Posted on June 23, 2020 by Sustainable Food News

Whole Foods, Amazon ‘hell-bent’ on rejecting workers covid-19 concerns, says report

Oxfam America says U.S. supermarkets making 'outsized profits on backs of their low-wage workers'

Nonprofit Oxfam America said Tuesday in a new report that Whole Foods Market and other U.S. supermarkets are “failing their workers” during the ongoing covid-19 pandemic.

As stay at home orders begin to lift in parts of the country and the pandemic continues, Oxfam said it is calling on supermarket companies “to adopt a fundamentally new worker-focused corporate strategy that ensures workers can exercise their voice and influence decisions that impact and protect their lives, along with customers.”

Oxfam said it analyzed the formal policies of major U.S. supermarkets during the first months of the pandemic including Albertsons/Safeway, Costco, Kroger, Walmart, and Whole Foods/Amazon.

The difference between companies is most clear when it comes to engaging with their workers. Costco and Walmart have shown no evidence of direct engagement with trade unions or worker rights organizations in the United States, while Amazon is reported to have fired workers for daring to raise concerns about safety issues and organizing.

“Companies should fully recognize the human, not just the business value of their workers, and stop treating them as expendable,” said Irit Tamir, director of the private sector department at Oxfam America. “Whole Foods and Amazon especially seem hell-bent on rejecting the crucial idea that they should genuinely listen to their workers.”

Oxfam said the analysis focused on five areas: paid sick leave, hazard pay, protective gear, engagement with workers and worker representatives, and gender and dependent care.

“While all of these supermarkets stepped up some of their policies, none of them are doing nearly enough as they continue to make outsized profits on the backs of their low-wage workers,” Oxfam said.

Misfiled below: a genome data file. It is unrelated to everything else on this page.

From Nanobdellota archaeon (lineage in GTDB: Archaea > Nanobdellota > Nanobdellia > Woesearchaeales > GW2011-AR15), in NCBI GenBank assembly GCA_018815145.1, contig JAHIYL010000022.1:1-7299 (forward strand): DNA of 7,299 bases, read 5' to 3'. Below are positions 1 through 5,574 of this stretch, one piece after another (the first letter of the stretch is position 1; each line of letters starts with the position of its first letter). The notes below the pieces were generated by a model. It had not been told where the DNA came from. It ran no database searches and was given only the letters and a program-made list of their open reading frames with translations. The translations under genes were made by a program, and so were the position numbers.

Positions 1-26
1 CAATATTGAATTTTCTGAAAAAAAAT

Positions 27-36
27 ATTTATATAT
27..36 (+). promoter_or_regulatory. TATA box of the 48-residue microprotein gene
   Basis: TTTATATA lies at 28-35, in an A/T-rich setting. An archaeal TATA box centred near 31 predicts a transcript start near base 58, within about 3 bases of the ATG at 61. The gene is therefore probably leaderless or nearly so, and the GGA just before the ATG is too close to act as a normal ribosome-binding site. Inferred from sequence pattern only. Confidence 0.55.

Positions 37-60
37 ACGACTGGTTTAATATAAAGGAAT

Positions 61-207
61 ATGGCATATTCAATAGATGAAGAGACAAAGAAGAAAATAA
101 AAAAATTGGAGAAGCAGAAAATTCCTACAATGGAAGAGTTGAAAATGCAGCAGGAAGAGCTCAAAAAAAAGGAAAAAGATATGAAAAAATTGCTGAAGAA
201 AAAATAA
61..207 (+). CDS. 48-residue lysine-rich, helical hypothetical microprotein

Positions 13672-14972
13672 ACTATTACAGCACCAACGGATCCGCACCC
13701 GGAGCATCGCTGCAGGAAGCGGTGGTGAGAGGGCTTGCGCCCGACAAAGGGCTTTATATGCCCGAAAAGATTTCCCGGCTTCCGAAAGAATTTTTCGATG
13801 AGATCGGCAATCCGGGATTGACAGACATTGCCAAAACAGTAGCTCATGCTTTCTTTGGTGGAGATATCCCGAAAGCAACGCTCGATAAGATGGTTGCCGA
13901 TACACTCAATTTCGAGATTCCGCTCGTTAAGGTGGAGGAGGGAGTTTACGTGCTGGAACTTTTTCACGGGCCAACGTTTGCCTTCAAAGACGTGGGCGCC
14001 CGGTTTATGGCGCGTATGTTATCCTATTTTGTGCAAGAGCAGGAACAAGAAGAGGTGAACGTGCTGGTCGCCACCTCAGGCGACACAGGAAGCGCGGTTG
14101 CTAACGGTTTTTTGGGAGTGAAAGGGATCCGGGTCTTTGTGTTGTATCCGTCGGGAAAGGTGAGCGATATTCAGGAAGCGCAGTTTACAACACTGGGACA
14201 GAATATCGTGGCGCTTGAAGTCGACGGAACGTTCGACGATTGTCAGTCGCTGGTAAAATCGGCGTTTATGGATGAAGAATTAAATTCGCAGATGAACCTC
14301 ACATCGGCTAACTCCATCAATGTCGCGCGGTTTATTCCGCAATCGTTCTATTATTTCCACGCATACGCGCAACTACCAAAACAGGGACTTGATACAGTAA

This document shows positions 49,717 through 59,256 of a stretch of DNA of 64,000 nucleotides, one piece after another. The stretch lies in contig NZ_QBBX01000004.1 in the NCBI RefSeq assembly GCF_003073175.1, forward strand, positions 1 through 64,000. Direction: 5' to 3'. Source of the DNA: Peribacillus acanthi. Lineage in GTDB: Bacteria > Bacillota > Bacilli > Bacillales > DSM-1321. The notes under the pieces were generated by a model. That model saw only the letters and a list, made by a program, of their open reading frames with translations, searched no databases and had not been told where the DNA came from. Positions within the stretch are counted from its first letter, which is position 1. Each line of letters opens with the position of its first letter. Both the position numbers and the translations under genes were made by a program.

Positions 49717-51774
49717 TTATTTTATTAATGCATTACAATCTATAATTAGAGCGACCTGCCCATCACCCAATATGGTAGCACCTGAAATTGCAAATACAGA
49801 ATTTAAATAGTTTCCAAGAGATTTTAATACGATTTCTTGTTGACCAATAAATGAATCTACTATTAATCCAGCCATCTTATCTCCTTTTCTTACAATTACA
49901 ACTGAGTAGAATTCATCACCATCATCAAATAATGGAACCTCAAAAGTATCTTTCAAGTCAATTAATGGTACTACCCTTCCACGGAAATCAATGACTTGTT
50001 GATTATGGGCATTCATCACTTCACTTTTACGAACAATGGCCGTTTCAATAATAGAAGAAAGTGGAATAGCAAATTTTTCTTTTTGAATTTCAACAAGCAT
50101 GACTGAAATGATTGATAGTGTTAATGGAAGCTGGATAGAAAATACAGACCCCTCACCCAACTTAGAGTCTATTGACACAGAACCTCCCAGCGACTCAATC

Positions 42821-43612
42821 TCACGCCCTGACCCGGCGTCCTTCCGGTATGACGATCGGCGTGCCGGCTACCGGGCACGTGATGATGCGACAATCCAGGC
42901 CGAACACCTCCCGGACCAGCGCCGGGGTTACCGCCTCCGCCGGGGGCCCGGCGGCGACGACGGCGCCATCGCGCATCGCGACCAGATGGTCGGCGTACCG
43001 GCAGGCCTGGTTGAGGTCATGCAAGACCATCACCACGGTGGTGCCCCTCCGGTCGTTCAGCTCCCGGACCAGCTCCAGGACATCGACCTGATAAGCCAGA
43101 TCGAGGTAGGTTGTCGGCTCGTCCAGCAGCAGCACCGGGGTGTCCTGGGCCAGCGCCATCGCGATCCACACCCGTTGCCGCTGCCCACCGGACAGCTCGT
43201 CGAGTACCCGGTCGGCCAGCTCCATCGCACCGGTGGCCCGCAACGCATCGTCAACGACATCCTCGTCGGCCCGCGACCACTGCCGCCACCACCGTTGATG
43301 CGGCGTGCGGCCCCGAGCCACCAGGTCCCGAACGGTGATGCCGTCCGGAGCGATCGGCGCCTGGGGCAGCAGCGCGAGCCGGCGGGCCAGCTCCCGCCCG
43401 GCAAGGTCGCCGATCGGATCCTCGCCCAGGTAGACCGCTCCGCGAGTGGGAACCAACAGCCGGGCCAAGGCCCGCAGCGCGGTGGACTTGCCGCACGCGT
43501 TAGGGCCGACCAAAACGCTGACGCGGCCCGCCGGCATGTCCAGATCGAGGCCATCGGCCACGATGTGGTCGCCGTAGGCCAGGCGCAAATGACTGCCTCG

“The covid-19 pandemic has laid bare our deep systemic inequalities and massive failures in our economic system,” said Tamir. “Nowhere is that more visible today than in America’s supermarkets, where workers are risking their lives every day in order to keep food on our tables.”

Grocery sales soared to 83 percent in the middle two weeks in March and have remained higher than average since. However, grocery store workers disproportionality represented by women and people of color, now deemed essential, continue to lack the appropriate measures of protection needed to weather the ongoing storm.

The $800 billion grocery industry employs more than 3 million mostly low-wage workers, who have few workplace benefits and lack job security.

Food retail workers have long been some of the most marginalized and undervalued workers in our economy, facing significant wage gaps and economic inequities, lack of pension payment plans and in many cases lacking access to basic health protections even as they handle the food products that sustain our communities, Oxfam said.

“As some health restrictions begin to ease across the country, it’s no wonder workers are worried,” said Tamir. “At least 100 supermarket workers have died from COVID-19 complications, yet some companies have actually rolled back key policies on hazard pay at a time when their essential workers need it most.”

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